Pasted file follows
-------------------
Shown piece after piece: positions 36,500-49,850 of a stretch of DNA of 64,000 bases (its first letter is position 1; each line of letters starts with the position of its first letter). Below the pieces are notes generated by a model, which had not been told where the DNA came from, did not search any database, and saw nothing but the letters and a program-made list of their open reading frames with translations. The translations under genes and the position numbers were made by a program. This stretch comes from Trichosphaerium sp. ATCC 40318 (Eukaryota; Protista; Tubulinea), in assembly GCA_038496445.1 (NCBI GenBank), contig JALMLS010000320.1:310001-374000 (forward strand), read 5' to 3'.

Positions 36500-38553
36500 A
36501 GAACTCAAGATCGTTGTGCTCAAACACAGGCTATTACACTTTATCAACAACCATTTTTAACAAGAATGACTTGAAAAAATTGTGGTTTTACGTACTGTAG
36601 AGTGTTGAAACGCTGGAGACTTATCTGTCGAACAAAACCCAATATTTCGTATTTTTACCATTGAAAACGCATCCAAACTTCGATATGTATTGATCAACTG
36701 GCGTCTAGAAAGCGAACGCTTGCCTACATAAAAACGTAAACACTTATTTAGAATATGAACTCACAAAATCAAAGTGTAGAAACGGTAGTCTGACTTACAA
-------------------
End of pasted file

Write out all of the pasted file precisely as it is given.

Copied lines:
Shown piece after piece: positions 36,500-49,850 of a stretch of DNA of 64,000 bases (its first letter is position 1; each line of letters starts with the position of its first letter). Below the pieces are notes generated by a model, which had not been told where the DNA came from, did not search any database, and saw nothing but the letters and a program-made list of their open reading frames with translations. The translations under genes and the position numbers were made by a program. This stretch comes from Trichosphaerium sp. ATCC 40318 (Eukaryota; Protista; Tubulinea), in assembly GCA_038496445.1 (NCBI GenBank), contig JALMLS010000320.1:310001-374000 (forward strand), read 5' to 3'.

Positions 36500-38553
36500 A
36501 GAACTCAAGATCGTTGTGCTCAAACACAGGCTATTACACTTTATCAACAACCATTTTTAACAAGAATGACTTGAAAAAATTGTGGTTTTACGTACTGTAG
36601 AGTGTTGAAACGCTGGAGACTTATCTGTCGAACAAAACCCAATATTTCGTATTTTTACCATTGAAAACGCATCCAAACTTCGATATGTATTGATCAACTG
36701 GCGTCTAGAAAGCGAACGCTTGCCTACATAAAAACGTAAACACTTATTTAGAATATGAACTCACAAAATCAAAGTGTAGAAACGGTAGTCTGACTTACAA